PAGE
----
NY Sen. Introduces COVID-19 Rent, Mortgage Suspension Bill

By Emma Whitford
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Law360 (March 24, 2020, 12:43 PM EDT) -- Commercial and residential tenants harmed by the COVID-19 pandemic would not have to pay rent for 90 days under legislation introduced by New York state Sen. Michael Gianaris.

Tenants who lose income or must close their business "shall never be required to pay any rent waived during such time period" under S.B. 8125, which was referred Monday to the Senate Judiciary Committee.

The legislation would also provide mortgage relief to the landlords of qualifying commercial and residential tenants. The State Assembly has not yet introduced a version of the bill.

"The devastation caused by coronavirus will be far-reaching and long-lasting," Gianaris, who is also deputy leader of the state Senate, said in a statement. "We must stay on top of the fast-changing consequences of our efforts to contain the virus, and the millions of tenants in our state cannot be left behind. Suspending rents is a critically important step to help New Yorkers survive this unprecedentedly difficult time."

Close to half of New York's residents rent across 3 million households, according to a 2018 report from the statewide tenant coalition Housing Justice for All.

Gianaris' bill currently has 11 co-sponsors. Joining the Queens Democrat are 10 Democrats and one Republican: Sen. Rich Funke, whose district includes parts of Monroe and Ontario counties in the western part of the state.

Tenants whose leases expire during the 90-day period would get an automatic lease renewal at the same rent charged when the lease expired, according to the bill text. Late fees accrued during the time period would not be collectible. Gianaris' office did not immediately explain how a tenant would prove they meet the bill's qualifications.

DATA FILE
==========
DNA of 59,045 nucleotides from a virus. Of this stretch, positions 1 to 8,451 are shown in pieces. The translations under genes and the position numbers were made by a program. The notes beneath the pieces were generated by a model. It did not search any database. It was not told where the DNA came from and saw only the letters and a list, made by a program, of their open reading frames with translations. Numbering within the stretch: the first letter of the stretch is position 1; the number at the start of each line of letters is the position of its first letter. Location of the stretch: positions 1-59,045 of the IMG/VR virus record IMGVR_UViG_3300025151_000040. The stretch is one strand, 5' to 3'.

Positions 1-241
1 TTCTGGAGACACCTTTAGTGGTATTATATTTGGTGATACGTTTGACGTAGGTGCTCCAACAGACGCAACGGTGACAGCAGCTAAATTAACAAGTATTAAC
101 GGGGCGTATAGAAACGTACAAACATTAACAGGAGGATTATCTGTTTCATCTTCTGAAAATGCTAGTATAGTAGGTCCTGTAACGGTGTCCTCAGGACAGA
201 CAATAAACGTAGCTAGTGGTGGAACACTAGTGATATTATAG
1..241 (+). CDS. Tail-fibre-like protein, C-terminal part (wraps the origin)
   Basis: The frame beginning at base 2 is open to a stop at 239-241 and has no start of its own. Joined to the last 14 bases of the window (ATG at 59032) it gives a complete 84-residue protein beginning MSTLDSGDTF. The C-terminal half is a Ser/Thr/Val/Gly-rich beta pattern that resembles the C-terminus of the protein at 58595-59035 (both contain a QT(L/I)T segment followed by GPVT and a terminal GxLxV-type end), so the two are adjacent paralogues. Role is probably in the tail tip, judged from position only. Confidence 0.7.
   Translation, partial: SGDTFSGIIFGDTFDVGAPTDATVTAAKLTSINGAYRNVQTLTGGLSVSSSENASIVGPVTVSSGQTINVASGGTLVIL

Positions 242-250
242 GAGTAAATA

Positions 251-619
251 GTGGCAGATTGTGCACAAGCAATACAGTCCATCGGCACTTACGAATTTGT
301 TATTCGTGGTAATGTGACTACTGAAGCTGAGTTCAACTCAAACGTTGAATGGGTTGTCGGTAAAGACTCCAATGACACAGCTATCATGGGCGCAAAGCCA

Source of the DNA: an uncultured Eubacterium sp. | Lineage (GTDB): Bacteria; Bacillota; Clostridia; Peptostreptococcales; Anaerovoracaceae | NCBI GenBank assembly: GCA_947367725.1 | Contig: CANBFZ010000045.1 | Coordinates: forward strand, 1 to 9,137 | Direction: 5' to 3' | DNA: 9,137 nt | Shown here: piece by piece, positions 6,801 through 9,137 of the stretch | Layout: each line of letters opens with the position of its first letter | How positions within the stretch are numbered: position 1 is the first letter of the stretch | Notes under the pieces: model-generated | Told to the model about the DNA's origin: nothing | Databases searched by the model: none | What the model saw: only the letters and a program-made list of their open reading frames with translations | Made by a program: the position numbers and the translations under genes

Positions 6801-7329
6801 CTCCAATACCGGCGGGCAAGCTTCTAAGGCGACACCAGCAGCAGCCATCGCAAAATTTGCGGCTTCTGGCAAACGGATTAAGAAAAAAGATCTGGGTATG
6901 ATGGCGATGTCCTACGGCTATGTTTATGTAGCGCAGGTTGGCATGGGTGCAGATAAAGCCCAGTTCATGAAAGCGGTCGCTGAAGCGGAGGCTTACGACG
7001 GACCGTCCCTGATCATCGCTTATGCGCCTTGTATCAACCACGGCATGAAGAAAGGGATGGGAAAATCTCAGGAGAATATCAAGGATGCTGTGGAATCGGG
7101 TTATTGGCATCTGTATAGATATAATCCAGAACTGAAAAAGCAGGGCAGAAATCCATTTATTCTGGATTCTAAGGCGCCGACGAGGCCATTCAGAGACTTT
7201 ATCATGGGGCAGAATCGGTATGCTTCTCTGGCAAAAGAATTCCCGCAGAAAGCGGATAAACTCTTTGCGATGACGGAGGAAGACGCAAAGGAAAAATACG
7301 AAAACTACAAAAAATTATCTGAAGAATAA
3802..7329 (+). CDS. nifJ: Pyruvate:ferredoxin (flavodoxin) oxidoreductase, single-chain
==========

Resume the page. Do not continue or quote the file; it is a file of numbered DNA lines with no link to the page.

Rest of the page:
Mortgage relief for landlords under S.B. 8125 would be determined using a calculation. Landlords would pay their mortgage multiplied by a fraction "up to the total dollar amount of lost rent."

The fraction would be the total amount of rent payments suspended over the 90-day period, divided by the total amount of rent payments typically owed during that period.

Landlords would not be on the hook for full mortgage payments at a later date.

Reached for comment, Gov. Andrew M. Cuomo spokesperson Jason Conwall said, "We will review the bill." 

Last week, Cuomo's office imposed a 90-day moratorium on residential and commercial evictions and foreclosures, and directed banks to defer mortgage payments for homeowners for 90 days.

State courts have also put eviction proceedings on indefinite pause.

Tenants and their advocates have said that an eviction moratorium does not go far enough, because many New Yorkers will not be able to pay the rent once the moratorium lifts.

Housing Justice for All, the tenant coalition, is supportive of Gianaris' bill. But organizer Cea Weaver told Law360 Tuesday that a longer rent suspension is needed.

"Gianaris' bill is a step in the right direction," Weaver told Law360. "Many New Yorkers work precarious jobs, and will be unable to prove that their lack of income is COVID-19 related. The most effective way to make this program work is to make it universal, for all renters, for the duration of this crisis."

U.S. Rep. Alexandria Ocasio-Cortez, D-N.Y., has also called for a moratorium on rent, tweeting Monday that "extended stay-at-home orders cannot be successful without issuing mortgage, rent, + debt moratoriums to go with them."

The Real Estate Board of New York, a trade association representing commercial and residential property owners, banks and financial service companies, did not immediately respond to a request for comment on Gianaris' bill. 

New York has the most coronavirus cases in the country, according to Cuomo's office. There are 25,665 cases and 210 deaths as of Tuesday morning. New Jersey is a far second, with 2,844 cases and 27 deaths.

--Editing by Katherine Rautenberg. 

Update: This story has been updated with comment from Cuomo's office. 

For a reprint of this article, please contact reprints@law360.com.

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